Up until now, the vast majority of Merida funding has gone toward high-tech military equipment. Of the roughly $77 million delivered by the end of 2009, most went toward 30 scanners to search for contraband at border crossings and five Bell helicopters for the Mexican Army, according to a Government Accountability Office (GAO) report issued in December. Another $135 million worth of equipment will be delivered by June, including the long-delayed shipment of three Black Hawk helicopters.
Both Mexican and American officials have been under pressure to find a new approach to containing violence along the border. Calderon, in particular, has come under fire for his militarized approach in cities like Juarez, where nearly 10,000 soldiers currently patrol the streets. Critics argue he has not given enough support to civil society groups in the city, where at least 2,600 people died of drug-related violence in 2009.
Calderon has only just recently given the U.S. the green light for social development efforts in Juarez and Tijuana, said John Bailey, an expert on U.S.-Mexico relations at Georgetown University.
But Obama is also yet to deliver on some of the promises he made when visiting Mexico City last year, he said.
“What is really important is the Americans claimed they were going to take co-responsibility for these issues of trafficking, and they have not really lived up to their end of the bargain, which is reducing consumption and dealing with the southward flow of weapons and bulk cash,” Bailey said.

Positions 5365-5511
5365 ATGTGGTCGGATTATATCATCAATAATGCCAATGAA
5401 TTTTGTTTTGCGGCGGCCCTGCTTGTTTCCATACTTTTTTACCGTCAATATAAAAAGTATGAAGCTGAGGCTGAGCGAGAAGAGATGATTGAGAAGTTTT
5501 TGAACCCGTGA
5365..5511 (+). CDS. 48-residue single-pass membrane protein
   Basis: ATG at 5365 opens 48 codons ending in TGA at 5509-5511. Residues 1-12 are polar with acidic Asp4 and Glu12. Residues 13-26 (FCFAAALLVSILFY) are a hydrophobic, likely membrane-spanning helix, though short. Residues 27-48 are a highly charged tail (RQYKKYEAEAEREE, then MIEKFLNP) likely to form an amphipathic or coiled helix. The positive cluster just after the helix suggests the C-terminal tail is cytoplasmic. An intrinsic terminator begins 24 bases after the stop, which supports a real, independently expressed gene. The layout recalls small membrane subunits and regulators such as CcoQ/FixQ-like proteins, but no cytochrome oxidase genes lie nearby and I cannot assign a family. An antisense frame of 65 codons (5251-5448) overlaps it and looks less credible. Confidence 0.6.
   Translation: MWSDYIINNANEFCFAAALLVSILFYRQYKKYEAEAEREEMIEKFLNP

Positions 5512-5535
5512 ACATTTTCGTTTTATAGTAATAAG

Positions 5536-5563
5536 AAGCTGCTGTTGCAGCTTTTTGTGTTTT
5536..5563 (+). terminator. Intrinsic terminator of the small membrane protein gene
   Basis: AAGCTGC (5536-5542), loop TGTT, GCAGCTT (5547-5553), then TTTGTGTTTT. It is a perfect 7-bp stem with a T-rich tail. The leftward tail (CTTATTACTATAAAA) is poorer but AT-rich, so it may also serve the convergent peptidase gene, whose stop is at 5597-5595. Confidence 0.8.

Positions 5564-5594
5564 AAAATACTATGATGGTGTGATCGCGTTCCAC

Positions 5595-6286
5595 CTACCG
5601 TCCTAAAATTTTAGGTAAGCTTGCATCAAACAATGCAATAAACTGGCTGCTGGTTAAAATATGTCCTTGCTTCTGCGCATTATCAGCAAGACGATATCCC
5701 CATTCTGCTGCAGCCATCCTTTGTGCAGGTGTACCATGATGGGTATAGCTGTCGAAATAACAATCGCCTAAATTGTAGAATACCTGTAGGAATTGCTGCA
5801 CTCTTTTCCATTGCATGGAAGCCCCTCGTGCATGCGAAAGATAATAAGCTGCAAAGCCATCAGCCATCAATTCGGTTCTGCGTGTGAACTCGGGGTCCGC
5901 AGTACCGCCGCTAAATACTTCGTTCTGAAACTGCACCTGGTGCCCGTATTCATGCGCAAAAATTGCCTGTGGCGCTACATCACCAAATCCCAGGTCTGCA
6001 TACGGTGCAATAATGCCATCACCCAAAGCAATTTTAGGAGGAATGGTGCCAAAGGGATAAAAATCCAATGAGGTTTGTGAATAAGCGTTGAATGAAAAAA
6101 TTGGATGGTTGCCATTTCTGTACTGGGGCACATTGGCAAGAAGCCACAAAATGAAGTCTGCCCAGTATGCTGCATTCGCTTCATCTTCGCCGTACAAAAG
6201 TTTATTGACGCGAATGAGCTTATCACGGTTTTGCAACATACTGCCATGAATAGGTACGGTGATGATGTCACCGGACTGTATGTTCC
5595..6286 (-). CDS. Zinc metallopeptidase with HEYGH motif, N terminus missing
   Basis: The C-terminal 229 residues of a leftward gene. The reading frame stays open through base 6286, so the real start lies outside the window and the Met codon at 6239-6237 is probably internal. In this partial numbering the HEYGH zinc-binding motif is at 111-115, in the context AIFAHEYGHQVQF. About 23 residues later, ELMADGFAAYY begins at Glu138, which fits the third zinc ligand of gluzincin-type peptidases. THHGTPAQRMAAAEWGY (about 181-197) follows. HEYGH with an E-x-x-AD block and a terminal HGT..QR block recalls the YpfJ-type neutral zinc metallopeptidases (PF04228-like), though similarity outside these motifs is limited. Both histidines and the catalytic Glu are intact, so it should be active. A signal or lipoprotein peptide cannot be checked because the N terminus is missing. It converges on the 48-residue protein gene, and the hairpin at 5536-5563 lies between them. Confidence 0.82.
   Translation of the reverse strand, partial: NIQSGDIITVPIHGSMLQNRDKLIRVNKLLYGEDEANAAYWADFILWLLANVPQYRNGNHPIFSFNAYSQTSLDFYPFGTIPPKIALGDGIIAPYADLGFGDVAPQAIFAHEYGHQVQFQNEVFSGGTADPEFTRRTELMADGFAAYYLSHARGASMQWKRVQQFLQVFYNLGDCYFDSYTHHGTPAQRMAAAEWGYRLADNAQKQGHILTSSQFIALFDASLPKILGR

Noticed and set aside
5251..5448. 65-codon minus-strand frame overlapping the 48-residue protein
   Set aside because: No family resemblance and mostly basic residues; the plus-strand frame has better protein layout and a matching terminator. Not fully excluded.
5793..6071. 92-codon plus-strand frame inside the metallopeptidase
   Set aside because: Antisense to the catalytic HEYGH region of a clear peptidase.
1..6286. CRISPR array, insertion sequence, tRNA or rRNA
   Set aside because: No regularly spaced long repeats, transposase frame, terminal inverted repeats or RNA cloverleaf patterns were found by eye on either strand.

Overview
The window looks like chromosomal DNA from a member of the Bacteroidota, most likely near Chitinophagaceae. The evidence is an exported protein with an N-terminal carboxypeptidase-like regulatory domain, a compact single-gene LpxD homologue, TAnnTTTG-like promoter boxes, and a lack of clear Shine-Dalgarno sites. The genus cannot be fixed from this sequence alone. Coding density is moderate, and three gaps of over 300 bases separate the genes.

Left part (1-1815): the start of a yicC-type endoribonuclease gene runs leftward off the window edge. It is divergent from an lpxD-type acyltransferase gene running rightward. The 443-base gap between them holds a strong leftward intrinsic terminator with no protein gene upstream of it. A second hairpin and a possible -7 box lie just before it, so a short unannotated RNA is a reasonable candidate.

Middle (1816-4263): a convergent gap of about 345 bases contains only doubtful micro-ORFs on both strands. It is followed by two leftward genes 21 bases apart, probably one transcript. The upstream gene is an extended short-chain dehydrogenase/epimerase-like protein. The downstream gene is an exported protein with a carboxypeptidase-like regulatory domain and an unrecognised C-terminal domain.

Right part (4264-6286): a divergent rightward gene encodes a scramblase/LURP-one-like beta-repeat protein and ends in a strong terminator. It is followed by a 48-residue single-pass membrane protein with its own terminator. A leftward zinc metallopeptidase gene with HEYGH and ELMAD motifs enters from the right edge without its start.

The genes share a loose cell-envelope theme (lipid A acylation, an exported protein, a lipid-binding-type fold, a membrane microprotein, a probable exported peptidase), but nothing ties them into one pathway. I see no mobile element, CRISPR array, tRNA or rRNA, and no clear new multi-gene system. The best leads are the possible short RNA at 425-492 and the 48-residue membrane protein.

By announcing an amplification of American involvement in the conflict, Clinton made clear that despite the consulate killings and a rise in drug violence in Mexico, the U.S. is not ready to withdraw their support from Calderon. President Obama spoke to the Mexican president on Monday, reiterating his commitment to the campaign against drug trafficking. Calderon is scheduled to visit the White House on May 19.
Ultimately, however, security experts agree that American aid — military or not — can only go so far. Disrupting drug trafficking and preventing violence along the border both hinge on rooting out corruption among local police forces and governments: a painful process that Bailey says Calderon has yet to undertake.
“Try pulling out your teeth one at a time without anesthesia and you will have an idea of the pain that would be,” he said.